A Guide to the Process Stages of Your Design or Illustration Project
Commissioning a designer or illustrator, to work with you on a creative project can be a little daunting for some. Especially if you haven’t commissioned creative before, it’s hard to know what to expect. In this post, I’ve tried to break the process down, to show the various stages we would undertake in working together - & hopefully it'd be a pleasant and fun experience!
Just a little post at the end of the year to wish friends and clients a very Happy Christmas, and all the best for the New Year.
Thanks to everyone...
I was contacted recently by a teacher at St Ninian's High School in the Isle of Man, who had been researching ELLI: The 'Effective Lifelong Learning Inventory' with his pupils. If you haven't heard of ELLI, it's all about learning to be the best YOU there could possibly be, whatever your age and stage of life, and when relating to children this system often uses a set of 7 animal characters to help explain the different learning traits.
I wanted to document a recent collaboration project I worked on with Year 6 pupils at Henleaze Junior School.
I was asked by the school to work with the whole year group (around 90 pupils) to create 1 large art piece to be displayed in the school. For me this was quite a challenge in terms of the scale of the collaboration, the size of the group. I had previously worked with HJS on their school 'Shaun the Sheep' project so it was good to be invited back!
Can this make all the difference for a creative team of one?
Last month I attended Bristol Media’s Vision Conference - a really insightful and interesting event, delivering an impressive range of speakers, both creative and digital thinkers who offered their individual takes on the theme ‘Connecting Creativity’.
A thread that was touched on by a number of the speakers, was how to get the best out of teams of ‘creatives’. Keynote speaker Margaret Heffernan put forward the idea that there should not be seen to be creative people and ‘not-creative’ people, but that in a team everyone should be given the opportunity to input when developing solutions to problems.
I completely get that. But how does this work when there’s just you - a team of one?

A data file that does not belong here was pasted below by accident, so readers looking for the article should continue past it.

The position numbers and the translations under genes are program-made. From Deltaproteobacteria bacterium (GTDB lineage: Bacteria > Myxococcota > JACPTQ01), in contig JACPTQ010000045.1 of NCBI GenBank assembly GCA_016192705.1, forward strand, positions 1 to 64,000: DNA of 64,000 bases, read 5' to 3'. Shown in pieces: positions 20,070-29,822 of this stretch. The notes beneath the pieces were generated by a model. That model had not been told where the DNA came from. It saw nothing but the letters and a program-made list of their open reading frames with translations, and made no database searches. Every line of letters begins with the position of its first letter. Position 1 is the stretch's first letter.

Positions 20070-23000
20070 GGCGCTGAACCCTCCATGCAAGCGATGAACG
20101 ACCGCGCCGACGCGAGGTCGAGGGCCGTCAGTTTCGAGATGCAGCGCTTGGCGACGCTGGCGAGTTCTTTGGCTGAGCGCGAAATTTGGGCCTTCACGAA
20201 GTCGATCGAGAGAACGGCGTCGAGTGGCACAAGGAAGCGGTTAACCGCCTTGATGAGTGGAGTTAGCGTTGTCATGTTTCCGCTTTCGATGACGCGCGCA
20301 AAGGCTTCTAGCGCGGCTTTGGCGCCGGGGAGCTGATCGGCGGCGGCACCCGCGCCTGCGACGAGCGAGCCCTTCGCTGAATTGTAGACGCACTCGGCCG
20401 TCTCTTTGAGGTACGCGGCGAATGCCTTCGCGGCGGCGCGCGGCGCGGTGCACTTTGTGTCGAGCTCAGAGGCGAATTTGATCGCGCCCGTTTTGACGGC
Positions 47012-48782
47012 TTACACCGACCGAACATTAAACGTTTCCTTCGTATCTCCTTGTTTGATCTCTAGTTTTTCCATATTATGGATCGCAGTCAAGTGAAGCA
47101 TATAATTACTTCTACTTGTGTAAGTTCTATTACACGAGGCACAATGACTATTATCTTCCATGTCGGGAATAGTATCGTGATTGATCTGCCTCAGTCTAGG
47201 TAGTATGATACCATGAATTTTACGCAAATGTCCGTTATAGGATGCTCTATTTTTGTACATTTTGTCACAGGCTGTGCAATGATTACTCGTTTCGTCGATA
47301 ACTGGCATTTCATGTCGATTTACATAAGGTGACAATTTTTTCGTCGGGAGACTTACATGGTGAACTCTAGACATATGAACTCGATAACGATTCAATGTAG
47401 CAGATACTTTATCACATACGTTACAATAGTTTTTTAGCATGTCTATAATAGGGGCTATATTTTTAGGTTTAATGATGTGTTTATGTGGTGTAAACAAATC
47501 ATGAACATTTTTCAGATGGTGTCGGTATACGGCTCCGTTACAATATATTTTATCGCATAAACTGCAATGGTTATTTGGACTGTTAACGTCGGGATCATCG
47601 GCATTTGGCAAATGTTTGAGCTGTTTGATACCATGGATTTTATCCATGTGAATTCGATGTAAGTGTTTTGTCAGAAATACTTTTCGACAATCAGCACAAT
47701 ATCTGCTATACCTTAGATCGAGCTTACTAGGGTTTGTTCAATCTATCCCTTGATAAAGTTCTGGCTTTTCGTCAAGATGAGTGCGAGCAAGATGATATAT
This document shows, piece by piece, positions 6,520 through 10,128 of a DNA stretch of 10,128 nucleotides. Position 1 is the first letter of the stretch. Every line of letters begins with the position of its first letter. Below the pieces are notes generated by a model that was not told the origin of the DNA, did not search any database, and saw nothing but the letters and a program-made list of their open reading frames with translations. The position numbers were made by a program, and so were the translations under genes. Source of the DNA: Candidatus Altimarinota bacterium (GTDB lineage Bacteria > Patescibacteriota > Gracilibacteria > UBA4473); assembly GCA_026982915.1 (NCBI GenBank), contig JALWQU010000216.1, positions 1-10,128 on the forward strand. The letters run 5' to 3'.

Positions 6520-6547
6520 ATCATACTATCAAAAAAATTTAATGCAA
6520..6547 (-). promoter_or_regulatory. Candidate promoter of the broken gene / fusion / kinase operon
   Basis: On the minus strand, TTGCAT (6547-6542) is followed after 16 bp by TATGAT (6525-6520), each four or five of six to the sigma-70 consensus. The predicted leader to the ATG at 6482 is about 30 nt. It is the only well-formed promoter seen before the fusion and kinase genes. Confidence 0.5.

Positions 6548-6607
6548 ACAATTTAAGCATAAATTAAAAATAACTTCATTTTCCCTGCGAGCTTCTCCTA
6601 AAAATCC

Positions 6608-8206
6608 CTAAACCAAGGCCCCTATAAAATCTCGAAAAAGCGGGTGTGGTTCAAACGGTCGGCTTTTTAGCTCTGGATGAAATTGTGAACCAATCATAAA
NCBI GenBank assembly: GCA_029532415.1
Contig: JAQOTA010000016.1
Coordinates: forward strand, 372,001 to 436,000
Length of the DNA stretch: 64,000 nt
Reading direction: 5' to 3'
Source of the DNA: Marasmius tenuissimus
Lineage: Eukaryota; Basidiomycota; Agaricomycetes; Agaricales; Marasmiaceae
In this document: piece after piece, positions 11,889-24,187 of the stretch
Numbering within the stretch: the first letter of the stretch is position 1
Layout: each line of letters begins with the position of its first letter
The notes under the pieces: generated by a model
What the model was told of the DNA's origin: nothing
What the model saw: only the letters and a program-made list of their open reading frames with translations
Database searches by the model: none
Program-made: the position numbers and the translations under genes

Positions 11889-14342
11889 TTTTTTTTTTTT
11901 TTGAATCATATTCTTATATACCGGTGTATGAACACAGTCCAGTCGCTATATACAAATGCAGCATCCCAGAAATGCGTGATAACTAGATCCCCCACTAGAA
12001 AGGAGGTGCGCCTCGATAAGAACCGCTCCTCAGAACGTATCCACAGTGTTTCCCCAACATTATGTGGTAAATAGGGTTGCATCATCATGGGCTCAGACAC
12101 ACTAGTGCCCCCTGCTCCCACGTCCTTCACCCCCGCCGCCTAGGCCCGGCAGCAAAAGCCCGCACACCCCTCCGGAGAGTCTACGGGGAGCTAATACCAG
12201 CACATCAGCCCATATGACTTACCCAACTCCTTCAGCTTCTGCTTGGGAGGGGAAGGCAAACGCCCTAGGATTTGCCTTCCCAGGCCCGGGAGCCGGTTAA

This post is intended for small to medium business owners, individuals running not-for-profit organisations, and also marketing managers. To give ideas on how a creative approach - design, illustration or a combination of the two - can enhance your output and help engage with your audience. And, crucially, for any spend to be of good value for you.
A previous client of mine, a marketeer working on a client’s website, asked me for some advice about fonts. She wanted to use some creative/fun fonts but was unsure where to get them from and what was involved with regard to licensing.
There are so many font websites out there, it can be pretty confusing. So I thought I’d share the advice I gave her in case it could be useful for anyone else.
These pointers are intended for people who want to have a basic understanding of font use and licensing, particularly for websites.
Two new ‘taster’ portfolios - one for illustration and one for branding. Each portfolio showcases work I have created for clients in the creative, environmental and education sectors, with some work for charities also.
This is an update on a previous post which outlined some questions to answer before briefing a new logo design.
Revised, improved, and building on my experience of working on new brand designs for a range of clients, I have now updated these questions to include some additional crucial information, and turned it into a PDF document, ready to fill in. DOWNLOAD HERE
Every illustration job is different. There are a number of key factors that a professional illustrator will want to know about in order to calculate their fee for your specific project.
In this post, I will outline the main considerations I focus on when quoting for illustration work. Also included is a link to download a handy PDF which will help you collate the crucial information needed when briefing an illustrator and asking them to provide costs for your project.